I note that at times, the integrity of the show is compromised by the needs of commercial television, that is, Hollywood’s auto-reflex to over-dramatise incidents to enhance viewer impact. For instance, the characterisation of Marion Keisker is likely to be controversial, while one scene has Elvis and Trixie (AlexAnn Hopkins) careening around Memphis on a motorcycle - a case of creative licence as the period is 1953-54 before Elvis had broken regionally and didn't have the means or access to a motorcycle. The tension in achieving a reasonable balance between the competing needs of reality and entertainment is evident in Sun Records.
While there is plenty of drama in the first episode there is also more than the odd dose of humor - when Sam plays back a song after recording a group, the tape is silent and worried looks abound – until he realises the volume is on zero – crisis averted, much to Marion Keisker’s amusement and the group’s collective relief.
And to add gravitas to a theme, our first (only brief) glimpse of ‘The Killer’, Jerry Lee Lewis (an energetic Christian Lees), is of him closely (read: at point blank range) investigating, in a tactile way, the shapely leg of a young girl.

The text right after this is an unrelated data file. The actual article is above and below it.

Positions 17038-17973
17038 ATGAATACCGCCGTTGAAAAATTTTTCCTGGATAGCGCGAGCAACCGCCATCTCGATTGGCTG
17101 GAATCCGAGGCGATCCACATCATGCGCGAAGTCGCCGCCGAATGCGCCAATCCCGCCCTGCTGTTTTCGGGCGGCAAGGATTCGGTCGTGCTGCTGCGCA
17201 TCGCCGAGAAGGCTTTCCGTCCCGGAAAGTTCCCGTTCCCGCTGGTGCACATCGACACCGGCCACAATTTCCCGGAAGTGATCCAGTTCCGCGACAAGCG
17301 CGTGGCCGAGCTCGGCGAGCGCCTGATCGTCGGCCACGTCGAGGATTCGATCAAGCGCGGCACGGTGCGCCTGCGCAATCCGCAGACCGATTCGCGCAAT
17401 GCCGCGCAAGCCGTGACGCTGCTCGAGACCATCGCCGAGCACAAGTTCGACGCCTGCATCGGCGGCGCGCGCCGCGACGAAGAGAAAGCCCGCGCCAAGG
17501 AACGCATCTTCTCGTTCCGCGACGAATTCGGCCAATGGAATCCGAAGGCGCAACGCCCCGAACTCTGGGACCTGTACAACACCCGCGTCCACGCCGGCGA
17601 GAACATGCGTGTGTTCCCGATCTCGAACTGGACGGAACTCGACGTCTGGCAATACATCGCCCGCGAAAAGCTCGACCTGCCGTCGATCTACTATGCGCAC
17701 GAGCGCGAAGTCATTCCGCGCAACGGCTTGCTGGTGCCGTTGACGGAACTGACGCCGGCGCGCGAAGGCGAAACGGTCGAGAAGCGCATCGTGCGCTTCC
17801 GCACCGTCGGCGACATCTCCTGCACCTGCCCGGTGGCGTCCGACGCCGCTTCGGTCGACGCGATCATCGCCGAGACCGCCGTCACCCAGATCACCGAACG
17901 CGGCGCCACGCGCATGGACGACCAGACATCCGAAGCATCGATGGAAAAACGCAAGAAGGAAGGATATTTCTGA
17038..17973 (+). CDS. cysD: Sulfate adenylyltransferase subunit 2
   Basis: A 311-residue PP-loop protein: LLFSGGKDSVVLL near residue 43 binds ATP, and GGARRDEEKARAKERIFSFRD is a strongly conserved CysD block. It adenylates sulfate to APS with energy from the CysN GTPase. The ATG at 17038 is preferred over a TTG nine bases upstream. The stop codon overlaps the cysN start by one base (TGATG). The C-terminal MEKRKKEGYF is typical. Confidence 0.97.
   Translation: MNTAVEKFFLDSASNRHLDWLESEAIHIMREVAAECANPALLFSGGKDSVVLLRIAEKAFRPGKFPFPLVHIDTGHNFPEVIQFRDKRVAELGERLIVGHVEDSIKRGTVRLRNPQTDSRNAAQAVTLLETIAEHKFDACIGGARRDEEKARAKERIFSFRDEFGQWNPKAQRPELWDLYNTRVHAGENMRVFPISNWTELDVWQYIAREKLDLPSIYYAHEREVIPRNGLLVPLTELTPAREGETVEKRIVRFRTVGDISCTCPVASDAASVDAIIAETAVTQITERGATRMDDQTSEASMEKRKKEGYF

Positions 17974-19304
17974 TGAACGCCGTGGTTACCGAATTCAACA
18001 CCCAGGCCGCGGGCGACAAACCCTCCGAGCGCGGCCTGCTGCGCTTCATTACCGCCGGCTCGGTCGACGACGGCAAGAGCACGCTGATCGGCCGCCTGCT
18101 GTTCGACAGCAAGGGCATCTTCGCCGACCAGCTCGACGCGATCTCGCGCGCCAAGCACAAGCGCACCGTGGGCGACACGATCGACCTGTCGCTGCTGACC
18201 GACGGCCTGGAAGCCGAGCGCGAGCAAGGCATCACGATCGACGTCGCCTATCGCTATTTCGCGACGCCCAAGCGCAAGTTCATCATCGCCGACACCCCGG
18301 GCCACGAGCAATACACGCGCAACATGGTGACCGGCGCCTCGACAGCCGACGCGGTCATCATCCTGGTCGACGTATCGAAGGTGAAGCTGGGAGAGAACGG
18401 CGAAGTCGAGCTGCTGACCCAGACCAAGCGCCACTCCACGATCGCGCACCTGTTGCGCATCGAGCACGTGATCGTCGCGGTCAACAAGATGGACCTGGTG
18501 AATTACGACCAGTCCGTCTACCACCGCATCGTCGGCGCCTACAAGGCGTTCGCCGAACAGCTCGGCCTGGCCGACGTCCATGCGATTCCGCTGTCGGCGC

The characterisations of the primary figures are entertaining. Chad Michael Murray (One Tree Hill) is as charismatic and self-assured as the real Sam Phillips and his wannabe “cuz”, Red, Hot & Blue dj, Dewey Phillips (always under the influence – as someone who hosted a rock ‘n’ roll radio show for nearly 20 years I am surprised I wasn’t allowed to enter the studio and consume a bottle of bourbon during each show like Dewey did – I’m sure many listeners would have said that it improved my on-mic performance), is vibrantly played by Keir O’Donnell.
Dewey has some classic lines including:
“Now we’re going to slow it down a little. So if you want to make a move on your old lady, well now’s the time.”
Billy Gardell (Mike from TV’s popular Mike and Molly
and surely The Big Show's long lost brother) is very good as Colonel Tom Parker (“Colonel, not mister”) and his brash, carnival hucksterism and promotional genius (for the time) are quickly on display (‘dancing ducks’ and having a young boy plaster posters of Eddy Arnold over existing posters of the also touring, Bob Wills). When the handsome Eddy Arnold (Trevor Donovan, best known for his role as Teddy Montgomery in the popular teen drama, 90210